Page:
- Engage State & Local Policy Makers to Pass Refugees Welcome Resolutions
- Plan a Visit with Your Members of Congress In-District During April 13th-28th Recess
I watch a lot of videos. I don’t have Netflix and don’t really use Hulu or even Kanopy, the library’s version of Netflix. I spend a large amount of my free time on YouTube, watching all these information videos, news clips, and cooking videos. I watch them when I’m getting ready in the morning when I’m eating, and when I’m tired and laying in bed. Part of me feels guilty like I’m wasting time or rotting my brain but I ease the guilt by reassuring myself that a majority of the videos I watch are pretty educational.
Here are some videos that I’ve liked:
The pressure to get into elite institutions is high, and the main gatekeepers to these competitive universities are admissions officers. Sara Harberson, a former Associate Dean of Admissions for UPENN and former Dean of Admissions at Franklin and Marshall College told us, “What would always helps students if they were tagged and their family had a lot of financial resources. You were really looking at seven figure donations 8 figure donations. But sometimes six figures plus a connection with someone on the board was even more powerful.”
VICE News spoke to five of them to find out what it’s really like behind a process that remains closed to most people.
Consumerism in the U.S. has reached an all-time high. In 2017, we spent $240 billion on goods such as jewelry, watches, luggage, books, and phones—twice as much as in 2002, even though our population grew by only 13 percent during that time. This is not to mention the 81 pounds of clothes and textiles that each American throws away annually, or the 26 million tons of plastics we collectively dispose of each year.
In the 1970s, the USDA stepped in to help control volatile milk prices, and it became very profitable to produce milk. So, farmers started producing way too much of it, which was then turned into way too much cheese.
In 1981, then-President Ronald Reagan declared 30 million pounds of American cheese would be distributed to food pantries, school lunch programs and other welfare programs. By 1984, the U.S. was storing about 5 pounds of cheese for every American.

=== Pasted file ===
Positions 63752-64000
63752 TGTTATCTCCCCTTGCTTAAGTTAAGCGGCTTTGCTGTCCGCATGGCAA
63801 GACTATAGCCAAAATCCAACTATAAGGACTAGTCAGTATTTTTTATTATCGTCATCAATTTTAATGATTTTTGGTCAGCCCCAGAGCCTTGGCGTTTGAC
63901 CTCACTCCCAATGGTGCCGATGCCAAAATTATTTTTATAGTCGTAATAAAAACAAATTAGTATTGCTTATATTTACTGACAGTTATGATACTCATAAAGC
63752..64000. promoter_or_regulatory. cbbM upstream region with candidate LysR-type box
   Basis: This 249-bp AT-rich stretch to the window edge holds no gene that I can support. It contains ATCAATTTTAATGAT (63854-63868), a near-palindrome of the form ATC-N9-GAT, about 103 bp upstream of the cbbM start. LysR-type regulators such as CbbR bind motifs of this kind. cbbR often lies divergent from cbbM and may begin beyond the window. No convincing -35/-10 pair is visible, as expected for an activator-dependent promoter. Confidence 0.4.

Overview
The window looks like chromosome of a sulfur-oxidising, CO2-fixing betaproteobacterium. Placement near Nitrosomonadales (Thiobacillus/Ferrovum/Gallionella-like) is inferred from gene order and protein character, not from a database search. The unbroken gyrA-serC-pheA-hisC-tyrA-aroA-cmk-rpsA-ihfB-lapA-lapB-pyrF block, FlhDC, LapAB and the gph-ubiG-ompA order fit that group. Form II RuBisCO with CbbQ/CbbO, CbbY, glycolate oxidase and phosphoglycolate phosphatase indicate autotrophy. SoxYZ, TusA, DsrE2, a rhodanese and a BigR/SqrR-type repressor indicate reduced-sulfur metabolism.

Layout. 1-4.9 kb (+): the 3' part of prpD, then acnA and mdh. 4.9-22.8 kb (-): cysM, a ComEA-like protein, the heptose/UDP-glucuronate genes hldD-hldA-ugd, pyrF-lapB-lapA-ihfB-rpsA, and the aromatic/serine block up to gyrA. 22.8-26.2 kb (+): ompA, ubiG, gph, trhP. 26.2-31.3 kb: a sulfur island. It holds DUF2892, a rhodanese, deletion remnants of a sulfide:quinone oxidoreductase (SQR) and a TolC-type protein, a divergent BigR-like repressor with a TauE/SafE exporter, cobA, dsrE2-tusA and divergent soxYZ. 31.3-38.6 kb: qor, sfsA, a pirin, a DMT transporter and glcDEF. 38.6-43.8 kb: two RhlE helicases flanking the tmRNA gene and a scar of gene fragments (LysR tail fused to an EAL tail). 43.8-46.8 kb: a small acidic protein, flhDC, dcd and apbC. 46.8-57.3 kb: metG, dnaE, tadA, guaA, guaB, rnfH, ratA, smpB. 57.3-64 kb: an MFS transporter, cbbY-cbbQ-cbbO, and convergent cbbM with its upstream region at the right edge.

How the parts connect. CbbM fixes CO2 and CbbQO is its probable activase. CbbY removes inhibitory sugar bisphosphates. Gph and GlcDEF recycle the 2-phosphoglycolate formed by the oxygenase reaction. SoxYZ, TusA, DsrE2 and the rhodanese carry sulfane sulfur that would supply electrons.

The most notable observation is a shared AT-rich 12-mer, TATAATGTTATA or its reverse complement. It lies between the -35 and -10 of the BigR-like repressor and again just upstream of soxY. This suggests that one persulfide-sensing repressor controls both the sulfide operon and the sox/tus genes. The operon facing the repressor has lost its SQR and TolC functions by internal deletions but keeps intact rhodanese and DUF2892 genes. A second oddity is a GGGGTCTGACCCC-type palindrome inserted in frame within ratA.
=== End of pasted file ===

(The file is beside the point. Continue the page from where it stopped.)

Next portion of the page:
Rep. Elijah Cummings (D-MD) concluded the House Oversight Committee’s questioning of President Donald Trump’s former personal lawyer Michael Cohen by delivering a call to “keep democracy in tact” and a return to normalcy in the political arena.
China’s one-child policy led to millions of female infanticides—except in a lush valley known as the “Land Where Women Rule.” Located in the foothills of the Himalayas, Lugu Lake is home to China’s Mosuo matriarchy. The region’s 40,000 denizens have come up with a unique own family structure that puts women in charge. The Mosuo’s “walking marriages”—in which women can have as many boyfriends as they want throughout their lifetime—replace traditional monogamy and inheritance passes from mother to daughter.
But are the women really in control—and how are men fairing under their rule? Broadly correspondent Milène Larsson spends a week in Lugu Lake with three generations of Mosuo women to find out what life is like in one of the world’s last matriarchies.
We work in diverse places. We live in segregated ones.
America policies engineered our segregated homes. But the workplace? That had the chance of being a place where we interact with people of other races — and form meaningful relationships. These maps show that this hasn’t exactly happened. In fact, the most personal parts of our lives is still very segregated.
Democrats like Bernie Sanders, Elizabeth Warren, and Alexandria Ocasio-Cortez want the wealthy to pay more in taxes. Why? The American economy is booming…but the government is strapped for cash. The national debt just reached a record 22 trillion dollars. Meanwhile, wealth inequality threatens the cohesion of society. One solution: tax the rich. There are a few specific policy proposals out there. Will they work and are they fair? Lou explains.
Saturday Night Live’s cue card supervisor, Wally Feresten, gives a behind-the-scenes look at an integral and iconic part of the show’s production.